The North Umpqua is in the news, as a 14-member panel appointed by Governor John Kitzhaber grapples with how to manage logging on western Oregon’s 2.4 million acres of Oregon and California Railroad Revested (O&C) Lands. National Geographic was on the North Umpqua this fall and visited Frank Moore, who produced this video on logging’s impact on watersheds in the 1970s (recently posted by the Native Fish Society).
Earlier this month, the Sandy River Hatchery won federal approval. In its 88-page biological opinion and ruling, NMFS concluded that the Sandy Hatchery’s operations would not jeopardize listed species of salmon and steelhead or their habitat. But it attached four major conditions, including:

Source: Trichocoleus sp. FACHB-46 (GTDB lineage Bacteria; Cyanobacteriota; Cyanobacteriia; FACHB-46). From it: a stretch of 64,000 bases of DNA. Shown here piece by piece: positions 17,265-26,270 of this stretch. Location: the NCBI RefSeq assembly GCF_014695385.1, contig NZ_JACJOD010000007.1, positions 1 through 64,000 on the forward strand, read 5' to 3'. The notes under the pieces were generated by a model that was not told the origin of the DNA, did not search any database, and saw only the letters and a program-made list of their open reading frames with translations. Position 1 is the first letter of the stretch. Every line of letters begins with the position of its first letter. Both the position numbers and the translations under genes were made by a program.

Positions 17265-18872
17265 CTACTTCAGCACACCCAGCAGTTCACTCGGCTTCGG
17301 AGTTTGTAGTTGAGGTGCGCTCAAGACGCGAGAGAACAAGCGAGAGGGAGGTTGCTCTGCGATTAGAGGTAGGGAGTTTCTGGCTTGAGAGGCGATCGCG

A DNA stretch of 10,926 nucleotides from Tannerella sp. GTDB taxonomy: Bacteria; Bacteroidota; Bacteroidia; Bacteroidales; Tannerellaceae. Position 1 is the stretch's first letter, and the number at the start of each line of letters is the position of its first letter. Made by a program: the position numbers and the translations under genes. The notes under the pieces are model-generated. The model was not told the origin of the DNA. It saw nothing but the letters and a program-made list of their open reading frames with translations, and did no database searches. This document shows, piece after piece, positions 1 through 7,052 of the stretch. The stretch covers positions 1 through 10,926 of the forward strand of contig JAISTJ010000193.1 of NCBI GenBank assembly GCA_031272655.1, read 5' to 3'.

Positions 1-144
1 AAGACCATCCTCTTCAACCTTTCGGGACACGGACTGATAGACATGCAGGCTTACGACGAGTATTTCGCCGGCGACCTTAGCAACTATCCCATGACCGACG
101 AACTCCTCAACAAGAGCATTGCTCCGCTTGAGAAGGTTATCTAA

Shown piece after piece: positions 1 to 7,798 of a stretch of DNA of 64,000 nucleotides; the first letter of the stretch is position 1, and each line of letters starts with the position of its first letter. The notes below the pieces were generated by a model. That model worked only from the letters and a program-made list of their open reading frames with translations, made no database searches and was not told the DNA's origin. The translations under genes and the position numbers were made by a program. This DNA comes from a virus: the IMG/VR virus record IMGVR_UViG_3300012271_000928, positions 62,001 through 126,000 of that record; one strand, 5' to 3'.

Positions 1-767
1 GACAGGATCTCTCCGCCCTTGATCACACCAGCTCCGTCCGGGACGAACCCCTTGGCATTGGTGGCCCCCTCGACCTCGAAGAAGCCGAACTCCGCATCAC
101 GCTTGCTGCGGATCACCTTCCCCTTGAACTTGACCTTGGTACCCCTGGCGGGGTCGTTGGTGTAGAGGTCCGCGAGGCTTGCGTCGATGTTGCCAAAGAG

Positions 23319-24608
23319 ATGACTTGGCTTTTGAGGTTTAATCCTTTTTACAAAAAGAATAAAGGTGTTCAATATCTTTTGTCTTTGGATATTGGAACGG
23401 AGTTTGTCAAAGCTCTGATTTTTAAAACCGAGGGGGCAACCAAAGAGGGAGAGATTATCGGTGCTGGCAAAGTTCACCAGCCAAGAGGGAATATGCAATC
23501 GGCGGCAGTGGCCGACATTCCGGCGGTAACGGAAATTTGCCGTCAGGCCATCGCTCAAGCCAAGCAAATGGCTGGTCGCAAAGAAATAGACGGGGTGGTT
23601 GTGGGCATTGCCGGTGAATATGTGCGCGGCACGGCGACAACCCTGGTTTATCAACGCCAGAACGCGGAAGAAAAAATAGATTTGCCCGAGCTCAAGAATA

– A limit of 100 to 400 on the number of wild salmon and steelhead it can collect for hatchery breeding and up to 2,750 wild Spring chinook it can trap and handle at weirs;
– Limiting the fish stray rate into tributaries and spawning grounds to 5 percent for hatchery summer steelhead and 10 percent for hatchery winter steelhead and other hatchery salmon.
– Ensuring that within 21 days of their release, hatchery fish make up no more than 10 percent of all juvenile fish in the lower Sandy River, allowing wild fish to compete for shelter and food.
– Yearly monitoring to see if the temporary tributary weirs cause more than a 20 percent change in spawning distribution above and below the structures.